• Increase communication and coordination in addressing flooding and water quality;
  • Support management of stormwater runoff to prevent erosion, increase infiltration, promote groundwater recharge, and mitigate flooding;
  • Promote efforts to protect and enhance beneficial uses of waterways within the English River watershed such as fish and wildlife habitat, and water recreation;
  • Promote uniform local policies for surface and groundwater management;
  • Increase public education about water quality issues and flood mitigation;
  • Seek funding opportunities;
  • Provide a forum for exchanging information among the Members.

The ERWMA Cannot:

  • Impose taxes of any nature, nor pledge the credit of any Members of this agreement, nor acquire debt or other financial obligations which have not been provided for in the current or approved future budget;
  • Have any independent power of eminent domain and shall not own any interest in real property without written approval and authorization of the Members;
  • Have the lawful power to enact or exercise land use planning or zoning regulations.

Are farmers represented on the ERWMA Board of Directors?
There are currently 8 representatives from ERWMA Member Organizations who are farmers.  Currently, 3 of our 7 board members are farmers.

What are the goals of the ERWMA?
Simply put, the primary goals of the watershed are to:

  1. Partner with technical experts to gather data on the watershed’s strengths and vulnerabilities (flood risks, water quality, barriers in using practices);
  2. Educate watershed residents, landowners, landlords, businesses, and farmers about their watershed and ways they can help improve their watershed;
  3. Research and apply for funding resources (primarily grants) that support research, education, and implementation of best management practices.

Where are ERWMA headquarters?
The ERWMA office is located at the City of Kalona main offices, 511 C Avenue, Kalona. The City of Kalona donated this space for watershed efforts. Grant funds were obtained to supply watershed staff with computers, printers, a phone, and office supplies.

What is a “Best Management Practice?”
Best Management Practices (BMPs) are described by the EPA as “techniques, measures or structural controls used to manage the quantity and improve the quality of runoff.” Runoff impacts our waterways by carrying pollutants from our communities and farms into streams and rivers. Runoff is also directed into local waterways (through storm sewers and tiling) instead of collecting in wetland areas, or being sponged up by native prairie / vegetation like it did historically. This contributes to flash flooding during heavy rain events.

What is the difference between what the ERWMA is doing and the work of NRCS, County Conservation, the DNR, or IDALS?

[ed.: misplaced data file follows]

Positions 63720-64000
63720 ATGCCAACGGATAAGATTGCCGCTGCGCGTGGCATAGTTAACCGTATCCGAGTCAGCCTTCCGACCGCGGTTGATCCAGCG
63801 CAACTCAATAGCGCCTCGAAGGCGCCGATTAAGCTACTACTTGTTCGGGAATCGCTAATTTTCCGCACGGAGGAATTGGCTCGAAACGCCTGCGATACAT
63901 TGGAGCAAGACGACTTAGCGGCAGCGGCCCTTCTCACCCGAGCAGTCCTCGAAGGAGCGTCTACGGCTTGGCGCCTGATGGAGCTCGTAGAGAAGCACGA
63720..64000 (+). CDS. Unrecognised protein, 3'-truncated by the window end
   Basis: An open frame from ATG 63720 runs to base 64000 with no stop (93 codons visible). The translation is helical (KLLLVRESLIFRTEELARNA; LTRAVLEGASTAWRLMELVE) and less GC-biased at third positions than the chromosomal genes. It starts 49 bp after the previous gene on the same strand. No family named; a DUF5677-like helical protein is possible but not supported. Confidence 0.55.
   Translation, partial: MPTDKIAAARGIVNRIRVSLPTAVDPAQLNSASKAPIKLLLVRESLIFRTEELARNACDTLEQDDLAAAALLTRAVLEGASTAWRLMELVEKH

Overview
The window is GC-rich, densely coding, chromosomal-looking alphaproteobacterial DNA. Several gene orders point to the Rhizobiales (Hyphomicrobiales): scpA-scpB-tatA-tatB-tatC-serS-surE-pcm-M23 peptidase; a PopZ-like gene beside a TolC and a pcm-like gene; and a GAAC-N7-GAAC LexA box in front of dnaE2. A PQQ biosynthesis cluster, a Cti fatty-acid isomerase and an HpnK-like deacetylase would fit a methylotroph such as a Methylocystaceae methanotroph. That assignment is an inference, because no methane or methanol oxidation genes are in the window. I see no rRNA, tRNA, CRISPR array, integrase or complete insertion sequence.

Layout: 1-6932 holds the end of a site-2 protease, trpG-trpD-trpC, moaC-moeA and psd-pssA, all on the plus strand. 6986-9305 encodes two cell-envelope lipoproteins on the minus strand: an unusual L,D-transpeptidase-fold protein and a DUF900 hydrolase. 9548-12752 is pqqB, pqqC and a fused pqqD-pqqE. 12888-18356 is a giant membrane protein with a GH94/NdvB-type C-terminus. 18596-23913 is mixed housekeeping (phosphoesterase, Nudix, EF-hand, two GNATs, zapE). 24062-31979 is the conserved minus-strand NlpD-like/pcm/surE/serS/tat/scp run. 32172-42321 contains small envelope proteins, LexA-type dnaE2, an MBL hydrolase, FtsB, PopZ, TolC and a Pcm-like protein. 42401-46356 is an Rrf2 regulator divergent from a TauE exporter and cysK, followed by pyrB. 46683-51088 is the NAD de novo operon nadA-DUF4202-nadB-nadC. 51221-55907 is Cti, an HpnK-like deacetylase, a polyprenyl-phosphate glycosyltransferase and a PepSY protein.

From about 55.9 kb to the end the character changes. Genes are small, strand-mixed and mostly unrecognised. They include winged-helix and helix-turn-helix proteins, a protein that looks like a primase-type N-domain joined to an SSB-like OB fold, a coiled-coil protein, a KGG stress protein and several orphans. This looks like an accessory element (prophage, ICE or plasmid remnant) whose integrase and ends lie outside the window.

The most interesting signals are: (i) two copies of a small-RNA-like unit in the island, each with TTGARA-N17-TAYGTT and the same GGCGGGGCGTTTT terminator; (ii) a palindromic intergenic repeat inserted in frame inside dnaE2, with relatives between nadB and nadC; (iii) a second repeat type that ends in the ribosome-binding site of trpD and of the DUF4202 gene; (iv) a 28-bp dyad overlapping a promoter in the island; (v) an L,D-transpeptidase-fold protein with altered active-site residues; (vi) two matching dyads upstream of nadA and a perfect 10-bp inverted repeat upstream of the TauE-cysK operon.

The ERWMA works with the above agencies to supplement their efforts in outreach, education and implementation. By bringing together partners over the watershed area, we are able to assist with planning on a larger scale, and apply for funds only available to watershed organizations/regional coalitions. ERWMA staff do not provide technical assistance to individual landowners, rather, we rely on our partnerships with other agencies to provide these services with grant funds we help leverage.

Is the ERWMA an extension of any governmental or regulatory organizations?
No. The ERWMA is a locally-driven non-profit comprised of representatives from English River watershed cities, counties, and conservation districts. The ERWMA is not a separate legal or administrative entity, and has no rulemaking or enforcement authority.

What watershed improvement practices does the ERWMA promote?
The ERWMA encourages voluntary use of best management practices on the farm, in town, and at local business in ways that manage stormwater onsite, improve water quality, and are reasonable and feasible for landowners to implement. We promote the same practices that the Iowa Department of Agriculture and Land Stewardship, Natural Resources Conservation Service, and the Department of Natural Resources promote. While many of these practices individually have small impacts, we believe that cumulatively, significant improvements in the watershed would occur if every landowner used as many practices as feasible for them to do so.

Who works for the ERWMA?
The ERWMA has one grant funded full-time staff member who serves as the Watershed Coordinator. The coordinator works with the project partners on an assessment of the watershed (flood modeling, water quality snapshots, social survey, and physical environment inventory) that is currently underway. The Coordinator also directs general operations, communications, and research. The ERWMA also has a part-time staff member who provides planning and research assistance to the Watershed Coordinator.